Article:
After reaching the top of the Odyssey at Camp Erdman, a group of seventh graders work together to navigate along the Tandem Zip Lines before decending.
Nestled in the heart of Kaimuki, Sacred Hearts Academy has been serving Oahu’s wahine population for more than 100 years. Founded by the Sacred Hearts Sisters in 1909, the Academy has gone beyond giving a quality education to empowering the minds and hearts of young women.
“When I think of Sacred Hearts, I think of girls with a voice,” says Head of School Betty White. “They are articulate … if called on, they can express themselves and are not afraid to speak up.”
Like other single-sex schools, the Academy did not begin with activism in mind. Development Director Andrea Hamilton, an alumna of the school, and White, an alumna of University of Mary Washington, previously an all-women’s college, said that single-sex education didn’t start as a political statement.
“Girls went here; boys went there,” says White. “But now, with women’s rights movement and feminism, the stars have aligned for all-girls schools.”
Sacred Hearts promotes a safe and open place for the students to express and challenge themselves. “Parents of today are in the position to make decisions giving their daughters the advantages single-sex education offers. It’s purposeful; it’s by design,” said Hamil-ton. The Academy believes that, without worrying about gender competition, the curriculum allows its students to gain confidence, promote advancements in STEM education (Science, Technology, Engineering and Math) and become lifelong learners and leaders. At the Academy, extracurricular opportunities like clubs, student government, volunteer work and campus ministry are available to students. “Our girls have all sorts of opportunities,” says Director of Student Activities Toni Normand. “They can shine in performing arts, design, robots, STEM, and they build a sisterhood among each other.”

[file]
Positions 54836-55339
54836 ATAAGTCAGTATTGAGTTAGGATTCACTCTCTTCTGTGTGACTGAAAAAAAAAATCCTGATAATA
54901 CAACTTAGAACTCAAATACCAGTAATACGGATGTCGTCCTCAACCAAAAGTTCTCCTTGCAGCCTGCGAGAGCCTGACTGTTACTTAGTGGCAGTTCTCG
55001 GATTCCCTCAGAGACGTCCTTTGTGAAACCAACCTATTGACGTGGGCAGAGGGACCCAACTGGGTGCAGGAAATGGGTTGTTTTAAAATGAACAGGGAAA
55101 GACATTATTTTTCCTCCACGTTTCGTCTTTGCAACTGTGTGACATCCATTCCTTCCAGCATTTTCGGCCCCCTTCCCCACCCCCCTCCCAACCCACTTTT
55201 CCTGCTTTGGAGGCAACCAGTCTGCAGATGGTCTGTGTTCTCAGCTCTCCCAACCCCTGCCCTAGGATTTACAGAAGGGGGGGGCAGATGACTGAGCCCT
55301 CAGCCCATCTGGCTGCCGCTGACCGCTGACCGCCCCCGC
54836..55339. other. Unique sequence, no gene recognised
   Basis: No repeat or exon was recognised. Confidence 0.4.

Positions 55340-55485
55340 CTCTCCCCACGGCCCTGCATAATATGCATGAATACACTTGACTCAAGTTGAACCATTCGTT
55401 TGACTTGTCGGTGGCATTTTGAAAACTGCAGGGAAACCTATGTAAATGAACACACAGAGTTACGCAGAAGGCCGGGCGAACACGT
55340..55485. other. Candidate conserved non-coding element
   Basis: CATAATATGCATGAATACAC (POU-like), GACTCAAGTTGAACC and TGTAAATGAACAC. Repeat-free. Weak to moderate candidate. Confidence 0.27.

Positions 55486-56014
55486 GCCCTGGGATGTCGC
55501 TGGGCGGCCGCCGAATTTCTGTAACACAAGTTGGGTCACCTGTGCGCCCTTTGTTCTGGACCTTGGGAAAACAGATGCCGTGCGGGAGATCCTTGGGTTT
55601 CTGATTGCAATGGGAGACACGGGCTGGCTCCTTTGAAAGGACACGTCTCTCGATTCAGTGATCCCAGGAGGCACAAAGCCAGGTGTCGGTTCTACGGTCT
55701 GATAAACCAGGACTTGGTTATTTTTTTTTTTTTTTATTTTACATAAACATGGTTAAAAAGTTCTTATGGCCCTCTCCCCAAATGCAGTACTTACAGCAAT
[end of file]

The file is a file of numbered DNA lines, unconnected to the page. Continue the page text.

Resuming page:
About 50 percent of the student population is Catholic, but the morals the school’s Christian education instills in a young person draws students from all economic and cultural backgrounds to the Academy. “Sacred Hearts is not the real world, and it has little to do with it being single-gender,” says White. “We expect the girls to be kind to each other, to care for each other and for the community. It seems like a little utopia sometimes because the values that we try to instill, we attempt to live every day.”
“We’re trying to create the world we’d like it to be,” adds Hamilton.
With a 100 percent college rate, the Academy has become a pioneer for single-sex education. “We can teach them to be confident,” says White.
“We can teach them to be articulate; we can teach them to stand tall, with confidence. But the most important thing is they must be competent and compassionate, and that’s where our students are being noticed and making an impact.”